The US Army recently tested high-altitude balloons, sensor to shooter capabilities, and long-range precision fires to experiment with new warfighting methods during an exercise in Norway.
2nd Multi-Domain Task Force (MDTF), US Army Europe and Africa, and 1st Battalion, 6th Field Artillery Regiment, 41st Field Artillery Brigade converged with allies and partners to test and expand modernization efforts between September 9 and 20 during exercise Thunder Cloud.
Thunder Cloud was the first exercise of its kind and the first of the newly activated 2nd MDTF.
“[Thunder Cloud] is about three things: modernization, partnership, and readiness…part of multi-domain operations is finding the new sensor’s best shooter, so this asset here is a unique way to conduct targeting,” Lt. Col. Dave Henderson, commander, 1st Battalion, 6th Field Artillery Regiment, 41st Field Artillery Brigade said.
“Operating in the High North gives us a great opportunity to exercise with our allies, partners, and other services. Thunder Cloud is important to [the High North] specifically because we are looking to operationalize the stratosphere,” Col. Samuel Ybarra, G3, US Army Europe and Africa said.
Commercial partners, like Raven Aerostar, enabled modernization efforts across the force by providing new technology to the US Army.
Raven Aerostar provided high-altitude balloons, and launched the balloons into the stratosphere as a coordination effort for data on weather patterns and targeting coordinates.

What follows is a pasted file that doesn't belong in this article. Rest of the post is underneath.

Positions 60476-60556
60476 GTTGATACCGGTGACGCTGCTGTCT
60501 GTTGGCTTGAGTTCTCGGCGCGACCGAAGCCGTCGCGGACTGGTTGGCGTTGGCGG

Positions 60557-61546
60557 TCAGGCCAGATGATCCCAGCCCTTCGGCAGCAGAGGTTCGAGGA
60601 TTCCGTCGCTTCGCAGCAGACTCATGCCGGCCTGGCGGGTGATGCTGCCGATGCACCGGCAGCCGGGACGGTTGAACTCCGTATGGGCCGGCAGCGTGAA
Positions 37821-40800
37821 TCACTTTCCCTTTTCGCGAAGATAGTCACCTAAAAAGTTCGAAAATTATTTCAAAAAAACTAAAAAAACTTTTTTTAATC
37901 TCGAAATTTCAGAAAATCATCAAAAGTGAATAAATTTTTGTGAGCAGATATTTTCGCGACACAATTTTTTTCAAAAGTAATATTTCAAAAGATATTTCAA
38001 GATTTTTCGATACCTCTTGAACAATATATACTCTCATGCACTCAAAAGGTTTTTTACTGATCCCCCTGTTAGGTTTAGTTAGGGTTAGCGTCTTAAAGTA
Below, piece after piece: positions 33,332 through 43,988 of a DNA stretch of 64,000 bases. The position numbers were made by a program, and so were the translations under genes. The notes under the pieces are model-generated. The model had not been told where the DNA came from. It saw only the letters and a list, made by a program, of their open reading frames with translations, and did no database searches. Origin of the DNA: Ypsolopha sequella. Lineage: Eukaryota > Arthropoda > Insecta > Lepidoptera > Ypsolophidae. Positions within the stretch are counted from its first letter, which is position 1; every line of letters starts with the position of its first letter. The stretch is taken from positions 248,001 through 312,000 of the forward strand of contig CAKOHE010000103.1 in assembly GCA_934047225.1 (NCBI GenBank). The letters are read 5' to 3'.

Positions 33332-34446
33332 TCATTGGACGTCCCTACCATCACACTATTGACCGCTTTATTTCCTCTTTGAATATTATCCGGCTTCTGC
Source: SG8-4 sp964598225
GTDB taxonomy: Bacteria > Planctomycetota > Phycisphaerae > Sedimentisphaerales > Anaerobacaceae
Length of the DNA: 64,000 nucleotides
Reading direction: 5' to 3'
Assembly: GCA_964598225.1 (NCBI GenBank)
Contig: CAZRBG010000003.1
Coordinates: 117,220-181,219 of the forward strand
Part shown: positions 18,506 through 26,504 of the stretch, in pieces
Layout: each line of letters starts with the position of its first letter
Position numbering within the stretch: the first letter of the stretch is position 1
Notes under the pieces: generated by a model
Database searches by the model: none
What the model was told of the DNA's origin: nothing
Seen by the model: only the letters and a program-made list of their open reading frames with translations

“[2nd Multi-Domain Task Force] brings a series of capabilities that span land, air, sea and space. We are out here to experiment in a cross-domain live-fire exercise,” Lt. Col. Nicholas Stout, 2nd Multi-Domain Task Force-Europe said.
Two of the domains, land and space, were explored during Thunder Cloud and included the concept of long-range precision fires and high-altitude balloons. Integration of organic long range precision fires highlighted technology modernization efforts to develop fire strategies across NATO forces.
The exercise prioritized future advancements within US Army field artillery units and long-range precision fires.
Andøya Space and the Norwegian military hosted the US Army effort by facilitating location and support on the ground. Collaboration between Andøya Space, Norwegian military and the 2nd Multi-Domain Task Force-Europe allowed the US Army to modernize its tactics and warfighting capabilities.
“Andøya Space Defence has had the great pleasure to plan and execute a complex and challenging operation in Northern Norway with both our US friends and Andøya airbase. The operation has been a success from our view, and there have also been important learning points,” Tony Martin Klæboe, Andøya Space project manager said.